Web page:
• Address client concerns never previously dreamed of, while learn- ing (usually while actually engaged in a live hearing) how to con- duct online hearings while operating Zoom, GoToMeeting, Teams, and other platforms in a reasonably professional way;
  • Elicit testimony while masked, from a masked witness;
  • Conduct a hearing while maintaining social distance from one’s own client;
  • Cross-examine a remote or masked witness who is possibly lying;
  • Introduce (and object to) exhibits in a remote hearing;
  • Prepare a less-than-computer-literate client to testify online; and
  • Deal with hardware, WiFi and other technology problems during a live hearing.

Everything about the practice became novel. Procedures and routines for handling cases, acting as a mediator, communicating with clients, negotiating settlements, offering sympathy and feeling empathy and relationships (with other attorneys and judges) have been rethought, reexamined and, in most instances, changed. Arguably, many of these changes are for the better.

Mediation has unquestionably thrived during the pandemic. Not only is dispute resolution a forum more suited to remote sessions, but the lessened availability of court remedies encourages wider use of mediation in family disputes. Zoom and other platforms anticipated the need for private breakout rooms to allow caucusing (which is also available for mediator-attorney private conferences). Remote viewing on a shared screen allows for a truly collaborative effort in preparing memorandums of agreement. Mediation organizations, many of which have promoted ODR for years, quickly rose to the occasion to provide support for mediators who were abruptly thrust into ODR without much training time.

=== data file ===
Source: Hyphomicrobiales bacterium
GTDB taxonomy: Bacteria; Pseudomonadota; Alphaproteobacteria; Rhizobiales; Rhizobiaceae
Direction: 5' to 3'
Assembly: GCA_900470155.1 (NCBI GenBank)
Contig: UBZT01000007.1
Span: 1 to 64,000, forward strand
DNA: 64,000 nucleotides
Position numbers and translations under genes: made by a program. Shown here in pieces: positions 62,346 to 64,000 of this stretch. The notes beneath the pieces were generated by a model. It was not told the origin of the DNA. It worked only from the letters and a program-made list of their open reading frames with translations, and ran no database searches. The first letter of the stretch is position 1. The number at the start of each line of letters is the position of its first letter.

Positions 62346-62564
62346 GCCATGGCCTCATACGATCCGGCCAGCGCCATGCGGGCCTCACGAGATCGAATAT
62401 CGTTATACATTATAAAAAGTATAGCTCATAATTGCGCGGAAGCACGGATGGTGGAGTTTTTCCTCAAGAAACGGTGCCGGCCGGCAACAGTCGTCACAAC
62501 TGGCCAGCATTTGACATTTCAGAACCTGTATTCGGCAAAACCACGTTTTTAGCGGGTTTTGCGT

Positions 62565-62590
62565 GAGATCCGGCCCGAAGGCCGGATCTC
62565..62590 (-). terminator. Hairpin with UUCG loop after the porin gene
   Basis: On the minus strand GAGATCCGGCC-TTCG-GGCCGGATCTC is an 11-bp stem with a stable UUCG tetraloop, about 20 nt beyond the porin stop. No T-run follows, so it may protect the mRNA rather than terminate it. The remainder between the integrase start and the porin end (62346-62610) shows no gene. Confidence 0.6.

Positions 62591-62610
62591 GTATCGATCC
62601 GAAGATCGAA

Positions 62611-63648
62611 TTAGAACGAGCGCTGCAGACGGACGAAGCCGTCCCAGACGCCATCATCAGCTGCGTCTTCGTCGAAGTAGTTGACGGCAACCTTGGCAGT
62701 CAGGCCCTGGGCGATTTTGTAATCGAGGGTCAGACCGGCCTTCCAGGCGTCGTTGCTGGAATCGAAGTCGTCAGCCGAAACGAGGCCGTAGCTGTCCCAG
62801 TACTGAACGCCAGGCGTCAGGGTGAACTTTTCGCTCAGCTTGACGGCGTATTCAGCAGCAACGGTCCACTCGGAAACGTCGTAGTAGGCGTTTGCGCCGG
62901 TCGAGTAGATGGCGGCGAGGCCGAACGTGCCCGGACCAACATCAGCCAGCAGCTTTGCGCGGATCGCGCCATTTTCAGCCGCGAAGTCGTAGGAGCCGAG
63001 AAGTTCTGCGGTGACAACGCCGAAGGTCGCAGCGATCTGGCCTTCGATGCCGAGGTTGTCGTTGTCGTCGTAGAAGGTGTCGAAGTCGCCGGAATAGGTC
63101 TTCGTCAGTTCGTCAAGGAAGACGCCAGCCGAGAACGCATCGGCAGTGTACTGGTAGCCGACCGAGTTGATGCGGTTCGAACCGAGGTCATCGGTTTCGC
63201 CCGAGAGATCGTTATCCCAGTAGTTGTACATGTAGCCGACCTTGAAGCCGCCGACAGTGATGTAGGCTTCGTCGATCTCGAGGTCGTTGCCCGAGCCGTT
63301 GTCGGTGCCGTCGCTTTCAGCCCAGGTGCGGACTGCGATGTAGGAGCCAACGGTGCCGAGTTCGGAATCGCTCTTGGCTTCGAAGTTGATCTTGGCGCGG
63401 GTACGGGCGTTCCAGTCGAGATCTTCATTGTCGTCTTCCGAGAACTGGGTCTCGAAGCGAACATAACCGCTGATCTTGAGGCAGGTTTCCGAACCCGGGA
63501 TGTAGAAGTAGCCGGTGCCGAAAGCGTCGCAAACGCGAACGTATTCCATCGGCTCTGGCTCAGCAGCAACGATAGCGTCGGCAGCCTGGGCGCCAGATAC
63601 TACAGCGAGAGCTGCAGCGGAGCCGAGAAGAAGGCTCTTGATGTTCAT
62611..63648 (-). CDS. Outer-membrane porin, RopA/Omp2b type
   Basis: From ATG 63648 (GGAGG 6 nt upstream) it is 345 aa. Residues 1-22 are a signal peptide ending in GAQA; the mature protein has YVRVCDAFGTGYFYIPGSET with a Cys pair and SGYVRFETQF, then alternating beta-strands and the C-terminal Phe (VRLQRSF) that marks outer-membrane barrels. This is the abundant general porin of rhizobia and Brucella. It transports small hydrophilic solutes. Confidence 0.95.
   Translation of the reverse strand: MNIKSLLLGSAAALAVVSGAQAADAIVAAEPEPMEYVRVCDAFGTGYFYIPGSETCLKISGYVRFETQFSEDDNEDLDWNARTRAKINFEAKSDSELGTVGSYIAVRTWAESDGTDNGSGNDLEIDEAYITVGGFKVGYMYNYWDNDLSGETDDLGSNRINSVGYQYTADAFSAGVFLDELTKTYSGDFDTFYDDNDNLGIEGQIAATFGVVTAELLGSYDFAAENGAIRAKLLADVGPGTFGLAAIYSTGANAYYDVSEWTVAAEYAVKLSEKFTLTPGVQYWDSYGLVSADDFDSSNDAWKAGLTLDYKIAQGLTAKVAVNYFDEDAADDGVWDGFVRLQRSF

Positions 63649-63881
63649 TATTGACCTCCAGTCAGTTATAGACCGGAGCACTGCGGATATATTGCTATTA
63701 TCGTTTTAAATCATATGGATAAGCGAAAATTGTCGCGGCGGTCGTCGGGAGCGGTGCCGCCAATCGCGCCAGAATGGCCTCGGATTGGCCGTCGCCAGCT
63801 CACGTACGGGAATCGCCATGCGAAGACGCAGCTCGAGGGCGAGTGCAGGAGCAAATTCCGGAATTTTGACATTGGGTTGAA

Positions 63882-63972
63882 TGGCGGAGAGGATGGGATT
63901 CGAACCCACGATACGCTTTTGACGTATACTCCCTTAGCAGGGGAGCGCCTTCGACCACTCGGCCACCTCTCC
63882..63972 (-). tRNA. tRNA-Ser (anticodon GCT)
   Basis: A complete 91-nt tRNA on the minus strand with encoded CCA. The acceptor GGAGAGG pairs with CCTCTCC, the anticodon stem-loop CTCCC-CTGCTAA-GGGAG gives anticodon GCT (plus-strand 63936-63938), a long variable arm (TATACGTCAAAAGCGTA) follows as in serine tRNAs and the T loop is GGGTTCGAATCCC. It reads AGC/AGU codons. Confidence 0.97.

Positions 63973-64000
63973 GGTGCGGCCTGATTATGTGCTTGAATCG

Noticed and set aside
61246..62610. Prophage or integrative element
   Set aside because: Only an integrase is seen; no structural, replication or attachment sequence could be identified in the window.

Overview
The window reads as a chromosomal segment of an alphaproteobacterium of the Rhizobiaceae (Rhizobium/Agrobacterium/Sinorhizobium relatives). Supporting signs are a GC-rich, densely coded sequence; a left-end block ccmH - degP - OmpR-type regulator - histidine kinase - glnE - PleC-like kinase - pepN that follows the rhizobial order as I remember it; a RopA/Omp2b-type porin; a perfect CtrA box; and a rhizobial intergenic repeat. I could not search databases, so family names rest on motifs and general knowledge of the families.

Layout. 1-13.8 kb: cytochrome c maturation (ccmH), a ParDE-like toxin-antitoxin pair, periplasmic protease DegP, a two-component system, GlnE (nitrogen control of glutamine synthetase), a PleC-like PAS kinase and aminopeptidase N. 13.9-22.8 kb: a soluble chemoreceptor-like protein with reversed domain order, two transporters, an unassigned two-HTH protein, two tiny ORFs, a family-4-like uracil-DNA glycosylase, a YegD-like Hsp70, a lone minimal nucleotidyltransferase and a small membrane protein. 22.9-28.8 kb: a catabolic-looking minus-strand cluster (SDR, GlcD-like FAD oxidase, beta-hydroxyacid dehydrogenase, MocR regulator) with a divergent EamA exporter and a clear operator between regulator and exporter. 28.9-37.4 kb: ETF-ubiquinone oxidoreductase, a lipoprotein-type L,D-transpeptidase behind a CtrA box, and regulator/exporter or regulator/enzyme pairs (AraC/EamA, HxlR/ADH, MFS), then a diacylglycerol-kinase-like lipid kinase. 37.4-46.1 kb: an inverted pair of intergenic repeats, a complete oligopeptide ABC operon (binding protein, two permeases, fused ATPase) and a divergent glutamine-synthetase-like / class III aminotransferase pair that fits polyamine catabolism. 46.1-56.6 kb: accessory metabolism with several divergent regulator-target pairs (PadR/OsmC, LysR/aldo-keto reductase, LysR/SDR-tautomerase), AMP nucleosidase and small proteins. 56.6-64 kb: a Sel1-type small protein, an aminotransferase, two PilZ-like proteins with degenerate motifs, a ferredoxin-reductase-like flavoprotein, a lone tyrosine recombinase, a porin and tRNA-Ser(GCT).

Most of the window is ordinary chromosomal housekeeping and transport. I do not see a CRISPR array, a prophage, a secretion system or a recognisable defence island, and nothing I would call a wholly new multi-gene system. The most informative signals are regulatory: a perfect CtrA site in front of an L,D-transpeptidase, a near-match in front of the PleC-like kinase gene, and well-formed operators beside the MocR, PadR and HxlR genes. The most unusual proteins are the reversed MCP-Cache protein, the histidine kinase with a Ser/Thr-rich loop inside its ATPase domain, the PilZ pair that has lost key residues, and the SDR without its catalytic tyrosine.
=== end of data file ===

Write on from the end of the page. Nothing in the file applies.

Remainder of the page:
Court systems continue to struggle with COVID-19 responses, specifically the competing interests of public access vs. public safety. Even in severely affected locations where court closure was all but mandated, courts obviously had to be available to victims of intimate partner violence to obtain protective orders and to hear orders to resolve temporary custody and child-related disputes. Disputes between parents about COVID-19 implications increased the court’s workload, as parents disagreed on whether exchanges are safe, whether a child should be traveling or even leaving a parent’s home at all, and whether a parent should be quarantined based on unsafe activities.